Tuesday, July 31, 2018

Storms, stories, and survival

In Michael Lewis' just-released Audible Original, The Coming Storm, he tells an interesting story about someone that went to interview people in towns that had been hit by tornadoes. The people in and around those towns had created stories about why their homes weren't likely to be struck by a tornado (tornadoes don't cross a certain river, a certain road, hit a certain side of town, their homes were protected by hills, etc.). As Lewis writes, when discussing what the interviewer (Kim) learned (my transcription of the audio):
It isn't that people wantingly disregard warning. It's that they think it won't hit them. The paper Kim subsequently co-authored pointed out that people associate "home" with "safety." This feeling was reinforced each and every day nothing horrible happened inside it. People acquired a false confidence that they would not be hit. Some inner calculation led them to believe that if it's never happened here, it never will. 
And as Lewis then quotes Kim, "Where tornadoes go is totally random...The steering winds are in the upper atmosphere. But people aren't thinking of the forces of the atmosphere. They're thinking of their place on the ground."

The psychology behind all of the above is worth thinking about in all areas of life, investing included. Seeing patterns among randomness and feeling safe among the familiar are things previously noticed by psychologists. And as I've mentioned before, the human mind is made to fall for stories and miscalculate the odds when a good narrative is in place. There are likely many people that held stocks like General Motors or Wachovia or Washington Mutual for decades leading up to 2008 that thought because things had ended well before, all would be okay once that latest financial storm had passed. And there are probably some long-time holders of General Electric in recent months that figured their dividend would never be cut.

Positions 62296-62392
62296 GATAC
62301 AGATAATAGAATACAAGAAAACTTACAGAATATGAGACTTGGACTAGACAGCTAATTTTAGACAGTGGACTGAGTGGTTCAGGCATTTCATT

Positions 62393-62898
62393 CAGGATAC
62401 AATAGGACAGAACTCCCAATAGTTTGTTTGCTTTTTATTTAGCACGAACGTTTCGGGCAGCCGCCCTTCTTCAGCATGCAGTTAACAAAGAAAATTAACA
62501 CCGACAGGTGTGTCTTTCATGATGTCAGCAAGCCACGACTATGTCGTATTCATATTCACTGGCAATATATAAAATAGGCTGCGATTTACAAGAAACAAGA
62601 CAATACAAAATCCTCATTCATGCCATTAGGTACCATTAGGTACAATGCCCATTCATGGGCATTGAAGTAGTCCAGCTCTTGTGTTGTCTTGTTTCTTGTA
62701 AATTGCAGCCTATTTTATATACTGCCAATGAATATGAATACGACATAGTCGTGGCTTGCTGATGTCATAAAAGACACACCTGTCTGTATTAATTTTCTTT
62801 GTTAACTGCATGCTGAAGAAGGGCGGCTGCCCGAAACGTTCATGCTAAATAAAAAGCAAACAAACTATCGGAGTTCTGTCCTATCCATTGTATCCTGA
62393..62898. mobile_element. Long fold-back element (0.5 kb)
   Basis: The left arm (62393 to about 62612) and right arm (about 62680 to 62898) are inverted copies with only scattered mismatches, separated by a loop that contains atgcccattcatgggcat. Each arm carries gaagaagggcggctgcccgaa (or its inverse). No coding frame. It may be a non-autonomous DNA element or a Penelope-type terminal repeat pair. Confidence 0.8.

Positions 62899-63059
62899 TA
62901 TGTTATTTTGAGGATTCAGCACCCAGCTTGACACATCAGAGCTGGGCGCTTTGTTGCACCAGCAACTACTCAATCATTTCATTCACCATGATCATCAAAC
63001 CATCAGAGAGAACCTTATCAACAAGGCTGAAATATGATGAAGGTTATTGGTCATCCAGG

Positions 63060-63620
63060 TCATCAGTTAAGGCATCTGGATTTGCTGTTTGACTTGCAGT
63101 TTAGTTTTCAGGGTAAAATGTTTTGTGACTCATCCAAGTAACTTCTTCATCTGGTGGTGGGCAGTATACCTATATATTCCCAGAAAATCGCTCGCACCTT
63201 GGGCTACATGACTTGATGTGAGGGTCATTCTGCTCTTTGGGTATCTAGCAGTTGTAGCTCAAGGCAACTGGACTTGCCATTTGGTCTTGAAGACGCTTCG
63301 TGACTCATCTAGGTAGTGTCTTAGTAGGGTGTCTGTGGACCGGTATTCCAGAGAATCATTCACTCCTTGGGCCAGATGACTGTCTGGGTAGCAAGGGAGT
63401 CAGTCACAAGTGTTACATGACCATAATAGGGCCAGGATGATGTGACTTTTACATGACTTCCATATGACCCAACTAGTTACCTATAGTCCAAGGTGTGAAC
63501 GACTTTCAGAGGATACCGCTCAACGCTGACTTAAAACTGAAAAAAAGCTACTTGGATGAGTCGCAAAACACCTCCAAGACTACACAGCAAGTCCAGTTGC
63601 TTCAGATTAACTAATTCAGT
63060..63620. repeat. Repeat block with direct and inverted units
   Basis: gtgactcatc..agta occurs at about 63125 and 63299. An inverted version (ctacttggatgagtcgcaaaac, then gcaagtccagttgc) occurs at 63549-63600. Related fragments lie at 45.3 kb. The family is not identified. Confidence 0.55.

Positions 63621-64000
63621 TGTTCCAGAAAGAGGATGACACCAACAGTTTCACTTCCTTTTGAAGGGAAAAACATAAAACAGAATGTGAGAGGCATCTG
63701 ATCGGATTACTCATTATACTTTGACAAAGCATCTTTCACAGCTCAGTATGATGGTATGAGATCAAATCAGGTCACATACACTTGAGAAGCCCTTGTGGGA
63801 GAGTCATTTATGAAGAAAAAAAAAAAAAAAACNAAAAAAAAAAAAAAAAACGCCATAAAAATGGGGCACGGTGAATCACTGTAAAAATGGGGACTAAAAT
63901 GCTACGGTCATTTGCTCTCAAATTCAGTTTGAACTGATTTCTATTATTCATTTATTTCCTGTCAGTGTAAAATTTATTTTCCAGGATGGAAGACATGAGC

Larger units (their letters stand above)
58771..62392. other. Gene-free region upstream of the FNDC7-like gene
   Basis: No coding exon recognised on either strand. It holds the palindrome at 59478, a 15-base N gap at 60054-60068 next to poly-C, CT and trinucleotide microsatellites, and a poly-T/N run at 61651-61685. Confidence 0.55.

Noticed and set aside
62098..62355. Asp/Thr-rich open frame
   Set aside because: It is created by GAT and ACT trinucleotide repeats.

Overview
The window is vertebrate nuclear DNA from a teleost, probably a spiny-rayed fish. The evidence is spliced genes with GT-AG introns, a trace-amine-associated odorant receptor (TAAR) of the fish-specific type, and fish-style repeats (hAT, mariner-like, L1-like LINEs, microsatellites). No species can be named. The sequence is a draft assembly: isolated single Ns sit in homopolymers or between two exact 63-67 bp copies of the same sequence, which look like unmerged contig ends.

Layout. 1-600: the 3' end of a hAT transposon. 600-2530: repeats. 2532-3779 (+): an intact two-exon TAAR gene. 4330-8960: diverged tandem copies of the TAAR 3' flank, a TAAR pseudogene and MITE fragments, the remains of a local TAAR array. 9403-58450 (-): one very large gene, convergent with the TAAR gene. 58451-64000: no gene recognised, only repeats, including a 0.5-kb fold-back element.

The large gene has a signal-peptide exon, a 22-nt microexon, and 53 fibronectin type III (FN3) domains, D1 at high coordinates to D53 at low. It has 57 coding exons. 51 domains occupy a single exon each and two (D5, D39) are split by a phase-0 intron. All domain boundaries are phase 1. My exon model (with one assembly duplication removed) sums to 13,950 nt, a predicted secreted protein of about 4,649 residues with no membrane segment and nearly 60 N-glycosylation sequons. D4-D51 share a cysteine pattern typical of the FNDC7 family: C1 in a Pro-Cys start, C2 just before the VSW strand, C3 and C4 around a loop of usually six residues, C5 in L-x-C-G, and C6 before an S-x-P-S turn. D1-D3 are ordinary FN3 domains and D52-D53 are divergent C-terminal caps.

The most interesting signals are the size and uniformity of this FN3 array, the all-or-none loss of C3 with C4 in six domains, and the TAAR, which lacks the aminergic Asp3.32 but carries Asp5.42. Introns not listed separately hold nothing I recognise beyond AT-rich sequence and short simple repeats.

Given the length of the current upturn, there are many in the investment business yet to experience a downturn of any real consequence that may have trouble putting things in perspective should the weather change. And it's why it is also important for those of us that haven't personally experienced other events—like serious bouts of inflation, for example—need to take Charlie Munger's advice to read history

Reshaping ones view of the world through knowledge can help one be prepared, and hopefully survive, the next storm, whether it's of the weather or economic variety. As Lewis writes (my transcription of the audio):
Who is more likely to survive a tornado: the person who's personally experienced one, or the person who has not? The advantage of experience is more or less obvious. The disadvantage of not having had the experience, less so. But it might be the more important factor.  
All kinds of things might happen to you in life. By sheer accident, only a few of them do. That tiny subset shapes your view of the world to a shocking degree. If a tornado has never hit your town, you think it never will.